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The Gold Barometer

11 Aug

The Gold Barometer

Gold Market Discussion

Gold is a valuable barometer of financial conditions.

When gold was the basis of the international monetary system, currencies were more or less stable, exchange rates fixed.  

On a gold standard, countries didn’t have to bash their trading partners over exchange rates.  An ounce of gold was an ounce of gold everywhere.  It didn’t matter whose picture was stamped on it.

Of course, governments always try to corrupt their monetary systems to accrue more power, to fight needless wars, or to reward their cronies.  One common technique of this corruption was the printing press.  Since the paper money issued by those countries was simply a claim check for gold, they often printed more claim checks then they could back-up.   Those that tried getting away with the usual government shenanigans involving creating “money” out of nothing, saw gold begin to flow out of their countries.  The real price of gold in their currencies would go up, no matter what the government said the official exchange rate was.

Despite its pledge to redeem its dollars for gold at a fixed rate of $35 an ounce in the years after World War II, the US began printing more dollars than it had gold.  In 1965, de Gaulle sent the French navy to pick up gold it had stored in the US.  

gold has room to grow

By 1971 countries and central banks everywhere began lining up to exchange their US dollars for gold.  It didn’t matter what the official gold price was.  The real price had been rising for years.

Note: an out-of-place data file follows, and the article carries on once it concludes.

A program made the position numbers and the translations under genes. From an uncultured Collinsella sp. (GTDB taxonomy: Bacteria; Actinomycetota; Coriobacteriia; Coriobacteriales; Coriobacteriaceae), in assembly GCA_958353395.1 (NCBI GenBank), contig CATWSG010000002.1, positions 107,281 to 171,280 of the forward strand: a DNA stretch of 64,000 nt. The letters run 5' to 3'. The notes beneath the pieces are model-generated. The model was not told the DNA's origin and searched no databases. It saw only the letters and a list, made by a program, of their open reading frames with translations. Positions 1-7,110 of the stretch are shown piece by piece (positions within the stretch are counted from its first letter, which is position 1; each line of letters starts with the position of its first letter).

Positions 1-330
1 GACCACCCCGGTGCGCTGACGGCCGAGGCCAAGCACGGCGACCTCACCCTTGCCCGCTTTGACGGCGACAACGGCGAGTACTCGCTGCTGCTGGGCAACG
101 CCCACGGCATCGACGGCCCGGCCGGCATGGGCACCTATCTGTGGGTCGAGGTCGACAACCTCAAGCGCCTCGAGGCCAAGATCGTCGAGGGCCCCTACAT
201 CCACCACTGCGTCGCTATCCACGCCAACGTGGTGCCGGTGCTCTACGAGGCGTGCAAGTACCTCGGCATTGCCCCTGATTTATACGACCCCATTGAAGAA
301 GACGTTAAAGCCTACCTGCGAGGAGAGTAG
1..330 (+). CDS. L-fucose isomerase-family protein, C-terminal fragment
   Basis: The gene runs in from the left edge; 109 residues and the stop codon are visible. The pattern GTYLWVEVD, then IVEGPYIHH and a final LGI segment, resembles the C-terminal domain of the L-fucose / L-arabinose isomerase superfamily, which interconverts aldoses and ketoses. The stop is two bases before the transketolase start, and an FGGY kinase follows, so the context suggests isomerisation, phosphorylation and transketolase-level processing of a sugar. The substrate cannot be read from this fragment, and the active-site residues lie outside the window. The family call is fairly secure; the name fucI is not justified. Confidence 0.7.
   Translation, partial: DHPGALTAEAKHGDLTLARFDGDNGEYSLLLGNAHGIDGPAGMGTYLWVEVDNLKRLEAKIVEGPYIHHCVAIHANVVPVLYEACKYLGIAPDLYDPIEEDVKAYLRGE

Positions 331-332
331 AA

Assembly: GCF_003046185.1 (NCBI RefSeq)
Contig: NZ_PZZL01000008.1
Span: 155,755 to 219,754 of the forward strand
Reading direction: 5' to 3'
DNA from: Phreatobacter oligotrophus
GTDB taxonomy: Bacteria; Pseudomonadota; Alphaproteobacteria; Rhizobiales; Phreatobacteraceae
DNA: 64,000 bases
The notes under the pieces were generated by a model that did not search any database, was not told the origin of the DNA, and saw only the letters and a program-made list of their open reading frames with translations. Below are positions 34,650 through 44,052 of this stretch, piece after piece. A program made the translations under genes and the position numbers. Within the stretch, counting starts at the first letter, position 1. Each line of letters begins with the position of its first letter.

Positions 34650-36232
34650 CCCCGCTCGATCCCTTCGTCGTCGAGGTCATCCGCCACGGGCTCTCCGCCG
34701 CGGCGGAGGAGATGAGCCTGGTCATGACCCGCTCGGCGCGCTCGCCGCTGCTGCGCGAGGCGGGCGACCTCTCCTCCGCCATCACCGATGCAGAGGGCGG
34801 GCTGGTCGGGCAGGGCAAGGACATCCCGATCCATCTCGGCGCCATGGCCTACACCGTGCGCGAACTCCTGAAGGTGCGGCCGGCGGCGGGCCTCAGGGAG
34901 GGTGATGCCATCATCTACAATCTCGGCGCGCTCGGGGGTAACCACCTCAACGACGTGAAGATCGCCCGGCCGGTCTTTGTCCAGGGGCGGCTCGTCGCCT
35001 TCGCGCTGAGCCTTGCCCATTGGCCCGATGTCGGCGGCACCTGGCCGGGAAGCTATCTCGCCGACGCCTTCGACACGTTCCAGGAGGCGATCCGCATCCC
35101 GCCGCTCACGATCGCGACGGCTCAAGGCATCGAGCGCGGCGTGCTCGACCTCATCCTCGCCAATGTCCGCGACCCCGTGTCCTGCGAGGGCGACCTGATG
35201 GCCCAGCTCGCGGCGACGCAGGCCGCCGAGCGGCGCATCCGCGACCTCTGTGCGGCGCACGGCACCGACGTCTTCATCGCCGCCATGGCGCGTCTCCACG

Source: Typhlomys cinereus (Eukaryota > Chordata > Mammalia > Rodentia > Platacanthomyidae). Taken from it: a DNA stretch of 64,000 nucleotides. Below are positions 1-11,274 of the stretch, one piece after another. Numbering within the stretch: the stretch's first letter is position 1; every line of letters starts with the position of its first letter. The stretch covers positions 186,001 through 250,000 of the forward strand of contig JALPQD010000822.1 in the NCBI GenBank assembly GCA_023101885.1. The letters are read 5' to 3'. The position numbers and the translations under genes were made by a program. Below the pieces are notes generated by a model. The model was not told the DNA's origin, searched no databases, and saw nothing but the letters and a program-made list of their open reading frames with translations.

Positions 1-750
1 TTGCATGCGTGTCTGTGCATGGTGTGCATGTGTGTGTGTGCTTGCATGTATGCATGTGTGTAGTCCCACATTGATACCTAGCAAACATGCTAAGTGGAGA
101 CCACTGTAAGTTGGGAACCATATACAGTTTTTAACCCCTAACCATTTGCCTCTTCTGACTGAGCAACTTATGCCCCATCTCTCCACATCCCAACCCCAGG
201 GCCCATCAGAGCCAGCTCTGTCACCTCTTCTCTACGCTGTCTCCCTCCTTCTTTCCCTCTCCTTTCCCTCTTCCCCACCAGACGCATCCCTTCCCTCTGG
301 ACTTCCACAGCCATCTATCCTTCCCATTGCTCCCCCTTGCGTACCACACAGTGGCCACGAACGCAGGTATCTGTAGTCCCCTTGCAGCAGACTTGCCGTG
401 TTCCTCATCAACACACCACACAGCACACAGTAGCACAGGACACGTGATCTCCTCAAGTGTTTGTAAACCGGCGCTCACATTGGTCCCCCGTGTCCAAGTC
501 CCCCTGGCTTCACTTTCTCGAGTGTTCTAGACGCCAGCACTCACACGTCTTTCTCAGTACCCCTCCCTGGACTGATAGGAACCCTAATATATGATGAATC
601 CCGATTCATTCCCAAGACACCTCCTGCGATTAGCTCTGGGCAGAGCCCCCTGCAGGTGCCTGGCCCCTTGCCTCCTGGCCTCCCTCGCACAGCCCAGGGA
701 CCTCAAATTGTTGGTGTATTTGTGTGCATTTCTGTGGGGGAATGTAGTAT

Gold has always been a sensitive barometer of troubled economic conditions.  

Today all the world’s currencies are nothing but empty representations of value.  As such, they can be created at will.  This is true of all currencies:  Euros, Yen, Francs. Pounds, Yuan, and Dollars.

The rising price of gold reflects the corruption of the currencies. 

That’s why gold is making multi-year highs in the dollar and all-time highs in many of the world’s currencies: the British pound, the Japanese yen, the Canadian and the Australian dollars, the Indian rupee, and the South African rand.   

Now we have entered a great currency war in which nations fight over fictitious currency values and exchange rates.  

As President Trump tweeted a few days ago,  “As your president, one would think that I would be thrilled with our very strong dollar. I am not!”

That’s why he’s pushing for additional interest rate cuts.

The central objective of currency warriors is to devalue their money, to reduce its purchasing power.

In fact, as President Reagan’s budget director David Stockman said, “The U.S. Federal Reserve is the all-time champion of currency manipulation.”

What You Need to Know

You should know that Washington’s currency war will send gold prices higher… even if you support it.

You should know that Washington’s currency war will send gold prices higher…  even if you don’t support it.  

That is because reducing the value of a currency means it buys less.  Less of everything, including gold and silver.  This is true whether you are a Republican or a Democrat, whether you are a liberal or conservative.  

Additionally, when people see governments destroying the purchasing power of their currency, they begin to move out of the weakening currency.   

The move to the safety of gold starts off slowly at first (that’s the “smart money”; it is the first to move into gold).  Eventually, there’s a stampede as more and more people figure out that the currency is not a reliable unit of account or store of value.

Gold has always been a sensitive barometer of troubled economic conditions.  Today gold is telling you there is trouble ahead.

Be the smart money!  Talk to your RME professional today about the steps you can take to protect yourself and your family,

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